3. Maternal Plasma and Amniotic Fluid Sphingolipids Profiling in Fetal Down Syndrome

    PubMed Central

    Charkiewicz, Karol; Blachnio-Zabielska, Agnieszka; Zbucka-Kretowska, Monika; Wolczynski, Slawomir; Laudanski, Piotr

    2015-01-01

    Introduction Sphingolipids can be potentially involved in the formation of the central and peripheral nervous systems, which are particularly connected with the pathogenesis of Down syndrome. The aim of the study was to determine the concentration of selected sphingolipids in the plasma and amniotic fluid of pregnant patients with fetal Down syndrome. Material and Methods Out of 190 amniocentesis we had 10 patients with confirmed Down syndrome. For the purpose of our control we chose 14 women without confirmed chromosomal aberration. To assess the concentration of 11 sphingolipids in the blood plasma and amniotic fluid we used an ultra-high performance liquid chromatography coupled with triple quadrupole mass spectrometry (UHPLC/MS/MS). Results We showed a significant increase in the concentration of 2 ceramides, C22-Cer and C24:1-Cer, in the plasma of women with fetal Down syndrome. Furthermore we showed a decrease in the concentration of 7 ceramides—C16-Cer, C18-Cer, C18:1-Cer, C20-Cer, C22-Cer, C24:1-Cer, and C24-Cer—in the amniotic fluid of women with fetal Down syndrome. We created ROC curves for all significant sphingolipids in maternal plasma, which set the threshold values and allowed for predicting the likelihood of Down syndrome in the fetus with specific sensitivity and specificity. We demonstrated a significantly higher risk of Down syndrome when the plasma concentration of C22-Cer > 12.66 ng/100ul (sens. 0.9, sp. 0.79, P value = 0.0007) and C24:1-Cer > 33,19 ng/100ul (sens. 0.6, sp. 0.86, P value = 0.0194). Conclusion On the basis of our findings, it seems that the sphingolipids may play a role in the pathogenesis of Down syndrome. Defining their potential as biochemical markers of Down syndrome requires further investigation on a larger group of patients. PMID:26000716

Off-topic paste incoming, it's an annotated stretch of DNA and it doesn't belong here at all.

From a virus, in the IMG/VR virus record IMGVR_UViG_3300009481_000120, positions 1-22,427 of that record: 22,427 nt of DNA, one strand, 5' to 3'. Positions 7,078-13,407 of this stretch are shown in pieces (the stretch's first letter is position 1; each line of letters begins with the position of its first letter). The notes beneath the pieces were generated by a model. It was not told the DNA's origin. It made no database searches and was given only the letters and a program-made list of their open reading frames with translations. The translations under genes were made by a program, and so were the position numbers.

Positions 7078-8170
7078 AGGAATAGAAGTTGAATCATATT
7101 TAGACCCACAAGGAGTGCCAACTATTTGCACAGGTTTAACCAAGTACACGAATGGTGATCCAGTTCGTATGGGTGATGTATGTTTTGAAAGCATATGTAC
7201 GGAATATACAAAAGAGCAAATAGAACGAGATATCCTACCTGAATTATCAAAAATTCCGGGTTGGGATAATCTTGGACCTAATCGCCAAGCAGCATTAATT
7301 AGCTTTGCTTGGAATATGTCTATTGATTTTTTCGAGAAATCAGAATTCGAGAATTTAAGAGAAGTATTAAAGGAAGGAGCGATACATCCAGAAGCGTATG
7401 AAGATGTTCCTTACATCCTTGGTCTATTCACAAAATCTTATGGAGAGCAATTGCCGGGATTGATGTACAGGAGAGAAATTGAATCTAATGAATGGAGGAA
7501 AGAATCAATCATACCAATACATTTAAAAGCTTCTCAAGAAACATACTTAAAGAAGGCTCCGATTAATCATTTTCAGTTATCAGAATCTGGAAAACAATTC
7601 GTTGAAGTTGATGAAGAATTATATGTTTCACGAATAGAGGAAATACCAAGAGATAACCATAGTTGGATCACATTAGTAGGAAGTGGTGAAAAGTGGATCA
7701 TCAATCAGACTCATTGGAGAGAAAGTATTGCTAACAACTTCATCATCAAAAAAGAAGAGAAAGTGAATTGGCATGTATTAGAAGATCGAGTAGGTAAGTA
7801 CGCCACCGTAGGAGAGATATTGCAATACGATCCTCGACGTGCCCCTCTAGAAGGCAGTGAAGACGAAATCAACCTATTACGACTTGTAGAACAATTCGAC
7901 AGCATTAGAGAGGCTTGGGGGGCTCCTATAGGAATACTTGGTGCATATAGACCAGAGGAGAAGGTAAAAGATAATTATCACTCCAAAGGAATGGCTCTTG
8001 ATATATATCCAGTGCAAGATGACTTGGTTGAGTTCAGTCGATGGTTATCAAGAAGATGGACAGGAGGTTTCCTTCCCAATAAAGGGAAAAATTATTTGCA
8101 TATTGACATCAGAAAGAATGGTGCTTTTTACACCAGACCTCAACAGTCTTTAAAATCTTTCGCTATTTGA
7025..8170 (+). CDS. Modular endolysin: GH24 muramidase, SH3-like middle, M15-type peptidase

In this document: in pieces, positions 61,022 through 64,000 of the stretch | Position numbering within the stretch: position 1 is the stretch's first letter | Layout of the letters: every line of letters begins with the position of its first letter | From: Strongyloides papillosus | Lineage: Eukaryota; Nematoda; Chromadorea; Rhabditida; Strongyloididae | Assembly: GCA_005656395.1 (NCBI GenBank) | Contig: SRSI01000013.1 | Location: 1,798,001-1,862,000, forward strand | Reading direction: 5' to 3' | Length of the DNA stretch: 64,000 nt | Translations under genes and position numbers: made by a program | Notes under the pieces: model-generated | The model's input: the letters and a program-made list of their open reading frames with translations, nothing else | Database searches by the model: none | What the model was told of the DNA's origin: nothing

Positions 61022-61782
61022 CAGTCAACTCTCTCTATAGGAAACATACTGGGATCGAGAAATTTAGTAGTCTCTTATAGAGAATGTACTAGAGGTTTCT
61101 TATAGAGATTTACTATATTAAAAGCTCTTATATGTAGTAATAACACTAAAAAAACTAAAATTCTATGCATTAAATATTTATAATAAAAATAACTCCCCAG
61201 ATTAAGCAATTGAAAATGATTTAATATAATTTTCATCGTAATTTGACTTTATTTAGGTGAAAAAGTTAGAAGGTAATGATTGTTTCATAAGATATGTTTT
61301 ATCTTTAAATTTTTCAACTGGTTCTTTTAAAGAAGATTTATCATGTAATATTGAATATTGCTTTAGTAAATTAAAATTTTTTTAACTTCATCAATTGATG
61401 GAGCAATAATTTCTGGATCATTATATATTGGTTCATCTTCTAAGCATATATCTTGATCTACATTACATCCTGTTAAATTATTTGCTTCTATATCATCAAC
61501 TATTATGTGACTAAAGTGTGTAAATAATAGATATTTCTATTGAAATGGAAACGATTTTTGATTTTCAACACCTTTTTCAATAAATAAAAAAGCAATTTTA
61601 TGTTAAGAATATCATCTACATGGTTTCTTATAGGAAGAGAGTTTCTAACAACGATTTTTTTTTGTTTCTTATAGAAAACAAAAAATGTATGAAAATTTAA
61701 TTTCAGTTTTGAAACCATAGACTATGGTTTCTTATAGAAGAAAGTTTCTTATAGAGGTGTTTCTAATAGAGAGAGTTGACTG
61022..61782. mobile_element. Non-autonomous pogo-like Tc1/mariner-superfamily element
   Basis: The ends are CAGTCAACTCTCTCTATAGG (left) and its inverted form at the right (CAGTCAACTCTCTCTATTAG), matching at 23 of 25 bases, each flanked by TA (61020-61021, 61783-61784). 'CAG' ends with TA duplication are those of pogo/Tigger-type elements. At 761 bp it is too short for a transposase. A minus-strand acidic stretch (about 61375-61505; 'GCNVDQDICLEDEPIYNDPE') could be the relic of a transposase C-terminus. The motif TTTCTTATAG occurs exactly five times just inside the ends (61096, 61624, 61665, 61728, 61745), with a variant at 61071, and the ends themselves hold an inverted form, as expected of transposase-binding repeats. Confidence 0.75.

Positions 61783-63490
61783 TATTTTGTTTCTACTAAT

4. Serum sphingolipids: relationships to insulin sensitivity and changes with exercise in humans.

    PubMed

    Bergman, Bryan C; Brozinick, Joseph T; Strauss, Allison; Bacon, Samantha; Kerege, Anna; Bui, Hai Hoang; Sanders, Phil; Siddall, Parker; Kuo, Ming Shang; Perreault, Leigh

    2015-08-15